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Full to the Brim -- A Fig Tree in the Vineyard - Luke 13:1-9 (3rd Sunday in Lent)

Artwork: "You Are Worthy,” created by Rev. Lauren Wright Pittman

A Sanctified Art LLC |, used with permission

In this morning’s Gospel reading, we find Jesus in a teaching moment. He’s on the move – proclaiming the Good News, healing, and teaching. And this morning, as Jesus teaches, we get to experience two of his teaching methods.

The first, I’m going to call: Let’s read the signs of the times.

And the second: Let me tell you a story.

Let’s read the signs of the times. As the teachable moment opens, someone brings to Jesus an event of their day, and Jesus invites the crowd to make meaning out of it. We do this all the time. We read or see something in the news – a pandemic, a war, yet another shooting of an unarmed Black person – and we say, “How can this be? Why? How does this even make sense? What are we to do with this?”

We move through life with a sense of the way the world works – our worldview – and then something happens that doesn’t fit – that doesn’t make sense. And so we have to re-think.[1] We make meaning out of the events of our day – and we bring to that all the resources we have, including our sense of who God is and who we are, and the life we experience together. There’s an old maxim that people of faith “read with the Bible in one hand and the newspaper in the other.”[2]

Someone in the crowd brings to Jesus an event of their day – something that would have been “ripped from the headlines.” They tell Jesus about some Galileans “whose blood Herod had mingled with the sacrifices.” Now, we’re not really sure what historical event this might refer to – no one’s been able to find another telling of this. But evidently, Herod – the tyrant of the day – had a group of Galileans killed, and to make some point, he mingled their blood with the Temple sacrifices – a gruesome atrocity. They bring this to Jesus – in the middle of a teaching session – and they say: “Jesus, Teacher, what do you think about this?”

And Jesus doesn’t play. He goes right for the heart of their question: What you’re asking me is “Why did they die? Why did this happen to them? Was God punishing them for something they had done?” And Jesus adds another current event – What about the people who died when the Tower of Siloam fell? Are you thinking that God was punishing them too?

Jesus names one of the fundamental questions of human existence – “Why do people suffer?” And Jesus takes head-on a construct that would have been common in their world – and that’s all too common in ours – the sense that God causes everything that happens – so if something bad happens to people – God must be punishing them.[3]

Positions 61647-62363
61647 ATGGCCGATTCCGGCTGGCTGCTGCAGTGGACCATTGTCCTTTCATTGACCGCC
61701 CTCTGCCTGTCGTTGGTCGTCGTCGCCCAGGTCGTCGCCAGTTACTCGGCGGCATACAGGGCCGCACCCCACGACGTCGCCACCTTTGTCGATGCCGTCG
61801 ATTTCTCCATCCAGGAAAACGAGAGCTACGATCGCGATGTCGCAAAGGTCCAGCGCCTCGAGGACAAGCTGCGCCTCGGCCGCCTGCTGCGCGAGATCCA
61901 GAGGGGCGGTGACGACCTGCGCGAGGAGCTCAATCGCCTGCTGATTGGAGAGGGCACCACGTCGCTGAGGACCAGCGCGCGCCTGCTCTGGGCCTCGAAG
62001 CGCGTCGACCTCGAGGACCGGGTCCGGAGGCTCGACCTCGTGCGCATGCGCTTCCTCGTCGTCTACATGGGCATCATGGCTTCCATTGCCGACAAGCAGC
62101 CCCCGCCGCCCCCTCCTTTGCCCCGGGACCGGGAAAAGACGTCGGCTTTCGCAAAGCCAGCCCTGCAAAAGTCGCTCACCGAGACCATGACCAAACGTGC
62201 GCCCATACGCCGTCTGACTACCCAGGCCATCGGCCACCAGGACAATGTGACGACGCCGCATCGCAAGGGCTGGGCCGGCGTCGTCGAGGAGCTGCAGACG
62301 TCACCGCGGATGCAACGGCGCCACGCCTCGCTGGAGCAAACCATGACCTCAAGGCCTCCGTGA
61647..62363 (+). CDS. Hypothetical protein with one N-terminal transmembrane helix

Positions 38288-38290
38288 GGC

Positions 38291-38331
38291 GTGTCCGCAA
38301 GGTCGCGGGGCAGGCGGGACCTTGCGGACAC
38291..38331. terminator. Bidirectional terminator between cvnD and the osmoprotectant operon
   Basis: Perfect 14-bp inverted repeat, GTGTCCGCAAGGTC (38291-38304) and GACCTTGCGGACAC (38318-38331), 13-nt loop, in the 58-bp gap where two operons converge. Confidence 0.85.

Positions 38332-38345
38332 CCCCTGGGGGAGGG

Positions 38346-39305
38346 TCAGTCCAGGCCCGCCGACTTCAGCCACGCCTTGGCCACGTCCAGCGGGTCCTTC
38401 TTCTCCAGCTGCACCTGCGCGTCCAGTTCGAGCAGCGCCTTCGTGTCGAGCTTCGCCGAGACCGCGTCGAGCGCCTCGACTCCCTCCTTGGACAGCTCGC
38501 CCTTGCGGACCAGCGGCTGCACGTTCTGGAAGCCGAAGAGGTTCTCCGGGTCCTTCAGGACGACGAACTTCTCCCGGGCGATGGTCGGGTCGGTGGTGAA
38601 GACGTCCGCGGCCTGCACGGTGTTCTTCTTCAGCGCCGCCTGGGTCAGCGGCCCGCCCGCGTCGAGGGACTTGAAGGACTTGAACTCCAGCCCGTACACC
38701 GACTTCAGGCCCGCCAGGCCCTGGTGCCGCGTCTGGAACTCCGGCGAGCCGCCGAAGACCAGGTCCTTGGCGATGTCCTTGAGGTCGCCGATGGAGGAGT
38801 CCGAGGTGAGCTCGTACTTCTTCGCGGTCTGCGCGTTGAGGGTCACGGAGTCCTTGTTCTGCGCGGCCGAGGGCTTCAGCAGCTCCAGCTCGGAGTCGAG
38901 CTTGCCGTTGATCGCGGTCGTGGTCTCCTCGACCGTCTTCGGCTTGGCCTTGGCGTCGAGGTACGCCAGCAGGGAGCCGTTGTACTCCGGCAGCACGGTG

And to that, Jesus says very clearly: “No.” That’s not how God works. That’s not who God is. God doesn’t want – or cause – people to suffer. Ever. No.

Now, Jesus, the Teacher, doesn’t solve the problem of human suffering for them. As Justo Gonzalez says, “Jesus doesn’t answer the question of human suffering, he just tells them that a certain answer is wrong.”[4] No. God doesn’t punish people and cause them to suffer. Stop blaming the vulnerable. Stop blaming God.

But then Jesus says this – the Teacher complicates things – Jesus says, “but unless you change your ways, you’re heading towards destruction too.”

God doesn’t cause suffering –

but the way you live your life does matter.

God doesn’t cause suffering –

but the way we live in and structure the world... does.

No one is saying – at least I don’t think they are – that God is causing the war in Ukraine. But we have together created a world where nations rage and threaten each other with destruction – a militarized world, where violence too often gets its way, where despots can invade – a world that if left unchanged, and unchecked, inevitably leads to destruction.

God isn’t causing climate chaos. We’ve constructed a world based on aggressive, ravenous consumption – and the ways we are living – left unchanged and unchecked, inevitably will lead to destruction.

Read the signs of the times, Jesus says.

God doesn’t cause suffering –